The Finger Lakes Museum blog: 

tips, tricks and fun stories about the Region 

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Honeoye Inlet Restoration

Pesticides; fertilizers; increased upstream development. This all leads to increased sediment transport, excessive nutrient loading, soil erosion, and degradation of water quality downstream. All along the way, we get destruction of wildlife habitat – mammals, amphibians, fish and birds are all affected. And then, the dreaded blue-green algae! What to do?!? We have all heard about these issues. Sometimes it gets overwhelming to take it all in. But sometimes we get to hear about solutions. Practical solutions that use nature’s own methods to protect our precious resources. In January I had the opportunity to hear about a completed project that is making a difference in the Honeoye Lake waters

Celebrating Honeoye Lake - Sandy Bottom Park and Nature Trail

Honeoye Creek, a tributary of the Genesee River, emerges from the north end of Honeoye Lake where, with a lot of help from the Honeoye Lake Rotary Club, a swampy area has been transformed into a beautiful park . At Sandy Bottom Park and Nature Trail you will find a sandy beach, a bath house, pavilions, a tennis court, a basketball court, a softball field, a volleyball sand court and two playgrounds. North of the beach area, the creek flows into a catchment area before flowing into grassy wetlands. Here you will find a quiet place to sit under the trees and the entrance to the nature trail. The trail is an easy, flat hike of .8 miles, half of which is grass/dirt trail, the other half on rais

Making a Difference...for Spotted Salamanders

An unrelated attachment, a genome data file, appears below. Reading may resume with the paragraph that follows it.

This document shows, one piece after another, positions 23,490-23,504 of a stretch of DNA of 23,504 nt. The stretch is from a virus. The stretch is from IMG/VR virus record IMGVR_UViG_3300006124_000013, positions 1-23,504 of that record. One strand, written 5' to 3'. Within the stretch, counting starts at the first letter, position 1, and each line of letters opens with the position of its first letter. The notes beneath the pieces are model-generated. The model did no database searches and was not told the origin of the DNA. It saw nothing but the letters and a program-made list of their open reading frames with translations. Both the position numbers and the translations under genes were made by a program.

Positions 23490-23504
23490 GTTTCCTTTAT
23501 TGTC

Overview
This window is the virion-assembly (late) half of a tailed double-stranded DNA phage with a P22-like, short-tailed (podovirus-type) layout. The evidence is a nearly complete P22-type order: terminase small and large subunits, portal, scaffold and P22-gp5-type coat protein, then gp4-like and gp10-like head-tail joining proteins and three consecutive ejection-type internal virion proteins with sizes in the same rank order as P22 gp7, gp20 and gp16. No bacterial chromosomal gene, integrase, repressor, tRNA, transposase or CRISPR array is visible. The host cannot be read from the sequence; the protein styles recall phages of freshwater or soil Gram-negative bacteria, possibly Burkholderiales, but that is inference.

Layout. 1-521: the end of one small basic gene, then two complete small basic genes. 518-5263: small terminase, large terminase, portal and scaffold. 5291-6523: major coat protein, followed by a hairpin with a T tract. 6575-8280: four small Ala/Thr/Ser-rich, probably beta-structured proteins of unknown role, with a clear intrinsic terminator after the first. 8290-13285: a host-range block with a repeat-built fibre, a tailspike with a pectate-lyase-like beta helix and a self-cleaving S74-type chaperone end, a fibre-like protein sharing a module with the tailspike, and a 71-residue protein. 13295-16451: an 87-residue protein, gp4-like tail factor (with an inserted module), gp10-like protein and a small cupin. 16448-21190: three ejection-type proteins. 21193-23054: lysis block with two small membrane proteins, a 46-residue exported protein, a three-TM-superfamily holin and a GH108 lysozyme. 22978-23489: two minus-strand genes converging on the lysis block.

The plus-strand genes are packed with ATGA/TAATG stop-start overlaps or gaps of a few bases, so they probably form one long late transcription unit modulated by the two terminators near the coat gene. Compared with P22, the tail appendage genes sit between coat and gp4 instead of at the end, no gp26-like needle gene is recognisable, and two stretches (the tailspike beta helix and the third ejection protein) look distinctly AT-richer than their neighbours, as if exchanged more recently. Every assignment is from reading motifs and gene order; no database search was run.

This blog post was originally published in FLCC Connects on April 9, 2016. Reprinted here with permission to celebrate Honeoye Lake during our Focus on the Finger Lakes initiative of 2018. Every spring, with the first warm evening rains, spotted salamanders (Ambystoma maculatum) begin a synchronous migration from hillside forests to the southern Honeoye Valley floor. They are seeking breeding pools, ponds, and shallow depressions in the extensive silver maple-ash swamp forest that occupies nearly 900 acres of the valley floor. Perhaps it is this abundance of potential breeding sites that contributes to the large migrating population observed every spring. As adults during the summer, spot

Focus on the Finger Lakes!

This year the Finger Lakes Museum & Aquarium will Celebrate 10 years on 11 lakes in 12 months! In 2008 founder John Adamski had the vision that the Finger Lakes region needed to have a place that celebrates the natural and cultural history of this unique region. Having visited the Adirondack Museum and The Wild Center, he was inspired to write an article in Life in the Finger Lakes. He noted that “. . . we have no cultural or natural history museum to focus attention on one of the most beautiful, ecologically diverse and popular regions of New York State.” He found others that agreed: It’s time! Thus began the vision that became The Finger Lakes Museum & Aquarium! In the ensuing years,

Townsend-Grady Wetlands Update

“You learn something new every day”. My grandmother always used to say that whenever I assumed I knew everything, and proven I knew less than the obvious. As I grow older and experience more days, I understand that statement more and more. When I first began to volunteer in the efforts taking place at the FLM&A, I thought I knew what to expect. I had a background in biology, and I knew I had a desire to help manage and preserve our natural resources. So when the museum director, Natalie Payne asked me to begin constructing something of a “bio assessment” I thought “ok, I’ll get to work on that”. Then came the day I stepped in to the Townsend Grady wildlife preserve, full of intention to begi

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3369 Guyanoga Road

 Branchport, NY 14418

communications@fingerlakesmuseum.org

Tel: 315-595-2200

A Cultural and Natural History Museum